Indeed, we’re now seeing sales at “seller market” levels. The 4,500 single-family regional sales were the highest quarterly total since 2005, and the 13,000 rolling year transactions were the highest since 2007. To put this in perspective, those 13,000 rolling year transactions are about 20% below the 16,000-sale rate at the very height of the seller’s market in 2004-05, but about 60% higher than the 8,000-sale rate we experienced at the very bottom of the market in 2008-09. When it comes to transactional levels, we’re a lot closer to 2005 than 2009.

These sustained increases in buyer demand might be starting to impact pricing. Pricing was relatively mixed, with average prices up in Putnam, Rockland, and Orange, but down in Westchester and Dutchess. This is obviously nothing to get too excited about, but it’s still noteworthy that most of the counties in the Report are starting to see “green shoots” or price appreciation. (Note that the regional price fell about 6%, but that’s only because the relative strength in the lower-priced counties changed the mix of properties sold.)

We believe it’s only a matter of time before we start seeing meaningful price appreciation. As we have said before, it takes time for changes in market activity to impact market psychology. Back in the last seller’s market, sales fell for almost three years before we started to see prices start to go down. And while we’ve now seen over three years of increasing sales activity, we expect that buyers are still skeptical about pricing based on their vivid memories of the market correction of 2008-09. But basic economics tells us that when inventory is stable, and demand is going up, pricing is bound to increase eventually.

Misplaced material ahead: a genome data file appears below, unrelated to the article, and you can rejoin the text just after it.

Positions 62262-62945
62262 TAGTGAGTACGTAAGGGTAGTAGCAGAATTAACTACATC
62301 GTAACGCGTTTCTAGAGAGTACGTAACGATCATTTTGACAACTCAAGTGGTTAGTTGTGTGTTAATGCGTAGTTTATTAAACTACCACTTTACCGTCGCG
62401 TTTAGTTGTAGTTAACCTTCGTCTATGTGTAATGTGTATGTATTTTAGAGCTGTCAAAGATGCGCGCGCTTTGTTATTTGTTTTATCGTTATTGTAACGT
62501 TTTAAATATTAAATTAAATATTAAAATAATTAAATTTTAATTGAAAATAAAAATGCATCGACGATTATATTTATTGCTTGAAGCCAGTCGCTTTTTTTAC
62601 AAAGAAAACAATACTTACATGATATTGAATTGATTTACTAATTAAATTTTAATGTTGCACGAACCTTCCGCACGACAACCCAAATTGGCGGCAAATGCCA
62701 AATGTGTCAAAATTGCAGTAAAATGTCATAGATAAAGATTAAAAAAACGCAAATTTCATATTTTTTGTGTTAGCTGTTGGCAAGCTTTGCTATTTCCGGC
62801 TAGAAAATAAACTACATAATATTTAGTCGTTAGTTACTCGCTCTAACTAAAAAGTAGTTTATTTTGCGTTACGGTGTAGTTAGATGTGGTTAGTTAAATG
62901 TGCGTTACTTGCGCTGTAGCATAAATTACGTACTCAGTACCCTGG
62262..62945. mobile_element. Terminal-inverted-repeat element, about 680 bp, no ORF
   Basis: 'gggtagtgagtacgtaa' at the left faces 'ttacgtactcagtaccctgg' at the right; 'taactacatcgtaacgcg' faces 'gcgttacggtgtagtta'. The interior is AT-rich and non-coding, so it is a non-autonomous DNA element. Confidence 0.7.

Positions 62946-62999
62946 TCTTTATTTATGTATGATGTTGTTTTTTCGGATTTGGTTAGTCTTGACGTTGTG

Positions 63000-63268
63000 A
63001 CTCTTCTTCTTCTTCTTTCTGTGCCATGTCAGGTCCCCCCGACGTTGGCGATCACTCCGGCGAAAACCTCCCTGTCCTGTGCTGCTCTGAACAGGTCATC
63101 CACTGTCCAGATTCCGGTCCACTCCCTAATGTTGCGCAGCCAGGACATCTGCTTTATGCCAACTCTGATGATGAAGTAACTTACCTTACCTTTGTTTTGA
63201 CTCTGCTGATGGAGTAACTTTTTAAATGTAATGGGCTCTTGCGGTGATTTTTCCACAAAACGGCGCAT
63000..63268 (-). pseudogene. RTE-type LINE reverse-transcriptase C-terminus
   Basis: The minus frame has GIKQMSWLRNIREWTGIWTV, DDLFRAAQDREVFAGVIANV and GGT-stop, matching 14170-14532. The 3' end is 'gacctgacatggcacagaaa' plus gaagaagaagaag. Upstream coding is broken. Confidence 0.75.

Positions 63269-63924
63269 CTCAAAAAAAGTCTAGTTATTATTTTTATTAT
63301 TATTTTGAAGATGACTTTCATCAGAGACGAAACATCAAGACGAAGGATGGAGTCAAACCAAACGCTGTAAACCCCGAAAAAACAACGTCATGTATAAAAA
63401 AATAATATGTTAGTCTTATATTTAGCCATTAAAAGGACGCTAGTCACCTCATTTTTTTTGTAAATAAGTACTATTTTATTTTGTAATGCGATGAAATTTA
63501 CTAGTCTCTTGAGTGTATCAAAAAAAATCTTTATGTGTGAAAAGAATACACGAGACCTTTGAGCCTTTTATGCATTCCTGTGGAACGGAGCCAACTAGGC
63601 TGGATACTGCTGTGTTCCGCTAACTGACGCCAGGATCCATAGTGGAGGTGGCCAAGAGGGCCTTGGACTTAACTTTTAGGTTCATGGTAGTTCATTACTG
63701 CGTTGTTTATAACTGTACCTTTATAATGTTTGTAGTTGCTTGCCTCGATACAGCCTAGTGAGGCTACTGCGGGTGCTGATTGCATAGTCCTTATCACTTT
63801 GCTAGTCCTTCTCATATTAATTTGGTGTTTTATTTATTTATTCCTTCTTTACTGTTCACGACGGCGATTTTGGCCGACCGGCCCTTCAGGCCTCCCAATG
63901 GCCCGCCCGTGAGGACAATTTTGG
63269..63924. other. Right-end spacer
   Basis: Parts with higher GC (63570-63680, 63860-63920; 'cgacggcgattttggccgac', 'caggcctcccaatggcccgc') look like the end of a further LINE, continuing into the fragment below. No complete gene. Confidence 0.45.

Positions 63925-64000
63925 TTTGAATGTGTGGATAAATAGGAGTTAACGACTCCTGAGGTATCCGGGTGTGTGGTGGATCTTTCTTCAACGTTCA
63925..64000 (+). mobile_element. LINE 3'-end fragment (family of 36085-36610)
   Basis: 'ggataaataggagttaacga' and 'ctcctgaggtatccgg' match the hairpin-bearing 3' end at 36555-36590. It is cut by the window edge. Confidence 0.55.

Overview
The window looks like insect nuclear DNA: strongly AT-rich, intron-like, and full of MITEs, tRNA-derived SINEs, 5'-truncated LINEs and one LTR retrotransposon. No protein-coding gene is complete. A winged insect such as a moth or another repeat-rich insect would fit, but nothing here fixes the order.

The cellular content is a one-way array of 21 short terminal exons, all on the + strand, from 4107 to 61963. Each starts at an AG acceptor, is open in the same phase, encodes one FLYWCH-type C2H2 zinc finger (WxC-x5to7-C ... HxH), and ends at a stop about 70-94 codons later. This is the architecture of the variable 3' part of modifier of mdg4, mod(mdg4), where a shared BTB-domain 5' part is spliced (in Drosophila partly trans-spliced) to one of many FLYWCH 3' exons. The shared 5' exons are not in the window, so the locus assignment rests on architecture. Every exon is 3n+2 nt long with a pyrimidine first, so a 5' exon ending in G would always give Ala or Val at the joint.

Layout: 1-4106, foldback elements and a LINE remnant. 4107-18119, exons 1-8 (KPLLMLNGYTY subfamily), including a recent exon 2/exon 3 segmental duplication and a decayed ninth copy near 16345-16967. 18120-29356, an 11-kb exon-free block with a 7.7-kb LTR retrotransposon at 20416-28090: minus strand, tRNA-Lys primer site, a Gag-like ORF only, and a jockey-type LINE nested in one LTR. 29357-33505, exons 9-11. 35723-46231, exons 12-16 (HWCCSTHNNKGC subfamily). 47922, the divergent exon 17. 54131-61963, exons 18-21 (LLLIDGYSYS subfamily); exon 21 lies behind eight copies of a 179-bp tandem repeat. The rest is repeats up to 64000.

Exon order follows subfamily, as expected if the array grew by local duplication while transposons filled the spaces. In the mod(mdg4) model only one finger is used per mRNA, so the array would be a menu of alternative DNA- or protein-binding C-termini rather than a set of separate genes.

Going forward, we expect the market to finish the year strong, with sustained buyer demand eventually driving meaningful price appreciation by the spring market of 2016. With pricing in most of the counties at non-inflation-adjusted 2003-04 levels, rates near historic lows, and a stabilized economy, we believe it’s just a matter of time before we enter a fairly robust seller’s market characterized by increasing demand, narrowing inventory, and rising prices.

To learn more about Better Homes and Gardens Rand Realty, visit their website and Facebook page, and make sure to “Like” their page. You can also follow them on Twitter.

Posted on October 9, 2015 at 11:22 am
James Troia | Category: Rand Country Blog | Tagged , , , , , , , , , , , , , , ,

So What’s Going on in the Market?: The Rand Quarterly Market Report for Westchester and the Hudson Valley Region for 2015Q2

Westchester and Hudson Valley Regional 2015Q2This week, Better Homes and Gardens Rand Realty is releasing its Quarterly Market Report for all the counties it services: Westchester, Putnam, Rockland, Orange, and Dutchess Counties in New York; and Bergen, Passaic, and Morris Counties in New Jersey. Below is an excerpt from the report, but you can get the full Report here.

The real estate market in Westchester and the Hudson Valley surged in the second quarter of 2015, with sales spiking throughout the region. But even with transactions reaching highs that we have not seen in almost ten years, pricing remains stubbornly flat or even down in most of our local markets.